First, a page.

Tips to manage out-of-field teachingImagine the following scenario: you’ve just spent several years earning your teaching qualifications and are now ready to put your skills to the test in a classroom. You feel prepared and have confidence in your own expertise but are nonetheless a bit nervous going in. Now imagine finding out that you are expected to teach a learning area that don’t have expertise in! As a first-time or junior teacher, one of the most daunting tasks that you can face is teaching outside of your field of knowledge. Even for veterans with years of experience, this tricky situation requires that teachers not only quickly learn the content themselves, but also teach it almost simultaneously.

What is the extent of the problem?

Unfortunately, out-of-field teaching is increasingly common among Australian secondary schools. A recent report by the Australian Council for Educational Research1 indicated that 26% of Years 7-10 teachers and 15% of Years 11-12 teachers are teaching a subject that is outside their field of expertise. Of these, the percentages are higher for teachers with less than two years’ experience.

There are also certain subjects – such as Geography – where out-of-field teaching is more frequent. In fact, 54% of Geography teachers have not undertaken second year tertiary study in their subject. This isn’t surprising given that the generic subject Studies of Society and Environment (SOSE) or Human Society and Its Environment (HSIE) has been standard at the lower secondary level for many years now. For these teachers, while they may have expertise in one area – for example, History, Geography or Social Studies – they will be responsible for the entire course, meaning that teachers will need to teach one or more of the remaining subjects out of field.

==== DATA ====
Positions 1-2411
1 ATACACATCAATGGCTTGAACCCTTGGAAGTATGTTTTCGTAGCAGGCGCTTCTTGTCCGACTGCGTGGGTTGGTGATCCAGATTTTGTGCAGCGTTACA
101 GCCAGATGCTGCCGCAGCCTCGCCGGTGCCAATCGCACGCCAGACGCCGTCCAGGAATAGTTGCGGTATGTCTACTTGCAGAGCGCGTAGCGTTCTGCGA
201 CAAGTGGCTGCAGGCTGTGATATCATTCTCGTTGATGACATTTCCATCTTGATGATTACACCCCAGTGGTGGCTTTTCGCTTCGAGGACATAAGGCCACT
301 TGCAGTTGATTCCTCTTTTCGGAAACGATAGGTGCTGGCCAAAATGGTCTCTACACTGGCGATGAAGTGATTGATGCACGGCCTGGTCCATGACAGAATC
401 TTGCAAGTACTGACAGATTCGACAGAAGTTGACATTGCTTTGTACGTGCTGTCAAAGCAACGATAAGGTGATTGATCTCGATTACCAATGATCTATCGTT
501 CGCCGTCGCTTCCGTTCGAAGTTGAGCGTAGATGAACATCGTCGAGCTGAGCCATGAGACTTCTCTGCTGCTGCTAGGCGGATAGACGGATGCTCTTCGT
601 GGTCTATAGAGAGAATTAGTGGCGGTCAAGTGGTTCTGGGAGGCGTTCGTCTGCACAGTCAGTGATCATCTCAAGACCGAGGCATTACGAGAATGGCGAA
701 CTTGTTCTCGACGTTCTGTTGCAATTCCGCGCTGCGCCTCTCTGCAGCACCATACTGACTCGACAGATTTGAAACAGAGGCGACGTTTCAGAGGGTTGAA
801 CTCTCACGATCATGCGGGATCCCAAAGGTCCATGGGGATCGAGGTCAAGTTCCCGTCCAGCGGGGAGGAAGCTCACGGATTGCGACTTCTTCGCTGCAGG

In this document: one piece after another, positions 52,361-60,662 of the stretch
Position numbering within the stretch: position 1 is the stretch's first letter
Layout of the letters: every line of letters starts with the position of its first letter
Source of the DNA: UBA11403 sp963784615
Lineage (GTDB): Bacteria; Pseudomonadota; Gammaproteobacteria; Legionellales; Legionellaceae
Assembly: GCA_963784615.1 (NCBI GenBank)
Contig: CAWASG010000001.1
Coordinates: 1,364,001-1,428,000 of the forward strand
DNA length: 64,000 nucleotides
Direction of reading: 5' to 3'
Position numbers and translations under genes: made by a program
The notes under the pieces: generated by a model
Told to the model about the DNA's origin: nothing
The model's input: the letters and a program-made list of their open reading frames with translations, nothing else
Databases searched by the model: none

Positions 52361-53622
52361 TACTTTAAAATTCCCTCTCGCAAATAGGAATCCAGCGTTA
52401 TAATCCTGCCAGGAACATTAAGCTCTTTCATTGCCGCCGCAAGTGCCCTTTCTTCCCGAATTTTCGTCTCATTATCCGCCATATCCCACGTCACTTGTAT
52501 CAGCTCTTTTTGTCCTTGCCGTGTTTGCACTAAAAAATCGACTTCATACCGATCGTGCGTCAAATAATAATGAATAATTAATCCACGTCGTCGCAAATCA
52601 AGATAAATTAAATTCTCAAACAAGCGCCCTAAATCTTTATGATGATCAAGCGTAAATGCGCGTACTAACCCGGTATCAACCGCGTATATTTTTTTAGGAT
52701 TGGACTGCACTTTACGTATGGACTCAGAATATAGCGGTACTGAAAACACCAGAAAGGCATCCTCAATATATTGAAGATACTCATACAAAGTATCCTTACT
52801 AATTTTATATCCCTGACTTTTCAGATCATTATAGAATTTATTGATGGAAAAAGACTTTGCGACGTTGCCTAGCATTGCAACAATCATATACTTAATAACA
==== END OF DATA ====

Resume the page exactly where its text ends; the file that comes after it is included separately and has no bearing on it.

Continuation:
How can you address teaching out-of-field?

So if you’re a new teacher, there’s a reasonable chance that you’ll be asked to take up a subject that you aren’t an expert in, for example Geography. What can you do to prepare? Well, for starters, your colleagues in that subject area are a great asset. Not only can they share previous lesson plans and resources, but you can ask questions about unfamiliar material and get their insights based on previous experience. Plus, if they have time, they can even teach you a few things that you don’t understand. Other helpful resources include Google and YouTube and relevant subject associations at national and state levels, such as the Australian Geography Teachers Association.

Still, while these are a great place to start, colleagues have work of their own and internet research can take time and isn’t always helpful when developing lesson plans. That’s why teaching programs can be a life-saver for new teachers, or any time there is a curriculum change and everyone must become familiar with new and/or updated content. Depending on how comprehensive they are (for example, if they are available for each chapter), teaching programs can help reduce lesson planning time and ensure that teachers cover what students need to know in order to achieve the stated learning outcomes.

Take for example Jacaranda’s teacher programs for the new Geoactive series, which provide a detailed summary of each chapter and topic, including how long they should be taught for, what skills students will learn and which key inquiry questions are addressed. They also outline trackable outcomes that are useful for informing and creating assessment tasks. The teaching programs are complimentary with every Geoactive purchase so you’ll have everything you need to start getting ready for 2017. To learn more, please visit the website at www.jacaranda.com.au/geoactive. You can also view a sample BOSTES teaching template here.

So while being asked to teach a subject that you aren’t an expert in can be a challenging task, there are a few easy ways that you can come up to speed. Are you teaching out-of-field? If so, please share your stories in the comments below and let us know how you’ve been handling it!

1 Source: https://rd.acer.edu.au/article/measuring-the-extent-of-out-of-field-teaching